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Beagle rescued from local shelter now guards US border
Toby, now known as Lenox, graduates from training program to sniff out contraban
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After more than a year in foster care, Lenox the beagle wrapped up a 10-week training course at the National Detector Dog Training Center in Newnan. What started out as a hardscrabble life for the dog now has a fairy-tale ending.

A beagle rescued in Forsyth County and fostered in Gainesville has found work in south Florida as a federal officer for the U.S. Department of Agriculture.

Known as "Toby" during his time as a foster dog in the Humane League of Lake Lanier, the beagle now named Lenox recently graduated from a 10-week training program at the National Detector Dog Training Center in Newnan.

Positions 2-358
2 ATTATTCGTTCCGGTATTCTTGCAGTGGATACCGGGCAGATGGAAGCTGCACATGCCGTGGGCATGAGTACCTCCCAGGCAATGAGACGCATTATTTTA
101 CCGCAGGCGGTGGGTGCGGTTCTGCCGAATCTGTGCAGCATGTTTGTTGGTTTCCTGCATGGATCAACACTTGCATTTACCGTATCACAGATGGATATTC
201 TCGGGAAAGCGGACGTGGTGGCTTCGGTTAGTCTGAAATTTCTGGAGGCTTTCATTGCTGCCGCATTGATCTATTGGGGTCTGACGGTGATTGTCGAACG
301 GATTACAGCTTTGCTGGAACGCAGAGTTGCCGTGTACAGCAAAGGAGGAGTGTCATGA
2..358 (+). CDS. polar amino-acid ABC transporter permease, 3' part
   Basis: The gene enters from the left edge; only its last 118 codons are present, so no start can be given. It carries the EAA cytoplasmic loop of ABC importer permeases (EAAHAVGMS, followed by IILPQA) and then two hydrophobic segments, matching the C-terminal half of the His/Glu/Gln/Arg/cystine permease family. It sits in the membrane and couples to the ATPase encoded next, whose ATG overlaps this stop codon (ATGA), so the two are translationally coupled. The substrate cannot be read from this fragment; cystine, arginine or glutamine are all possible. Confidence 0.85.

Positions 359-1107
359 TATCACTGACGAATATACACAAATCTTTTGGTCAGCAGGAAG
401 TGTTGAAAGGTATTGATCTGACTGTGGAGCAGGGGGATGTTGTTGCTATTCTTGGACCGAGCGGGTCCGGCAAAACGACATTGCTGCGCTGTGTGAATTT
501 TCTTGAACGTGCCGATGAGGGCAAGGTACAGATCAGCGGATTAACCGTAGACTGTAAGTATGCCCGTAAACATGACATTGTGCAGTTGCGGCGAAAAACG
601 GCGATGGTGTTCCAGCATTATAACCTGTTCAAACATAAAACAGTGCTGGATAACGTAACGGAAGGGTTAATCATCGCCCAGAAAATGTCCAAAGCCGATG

Along with his handler, Lenox has been trained to sniff out food items smuggled into the U.S., including meats, fruits and vegetables.

The pair will inspect international flights and cruise ships for contraband.

The beagle's journey began when the USDA saw his photo on Petfinder.com.

He had spent 18 months in foster care at Gypsy Paws, a dog day care in Gainesville. Business owner Kelley Emrey said it was difficult to find a permanent home for the dog.

Emrey had the honor of presenting Lenox's gold K-9 emblem at his graduation ceremony, in which three other beagles were also sent off to work.

Beth Mulrooney, president of the Forsyth County-based Humane League, said in a statement that the USDA takes a special interest in beagles because they are quite food-motivated, making them easy to train.

She applauded the national program for giving rescue dogs a second chance. More than 90 percent of graduating dogs at the Newnan facility come from shelters.

"As Americans and animal advocates, we are proud to participate in this program that both guards our borders and saves lives," Mulrooney said.

 

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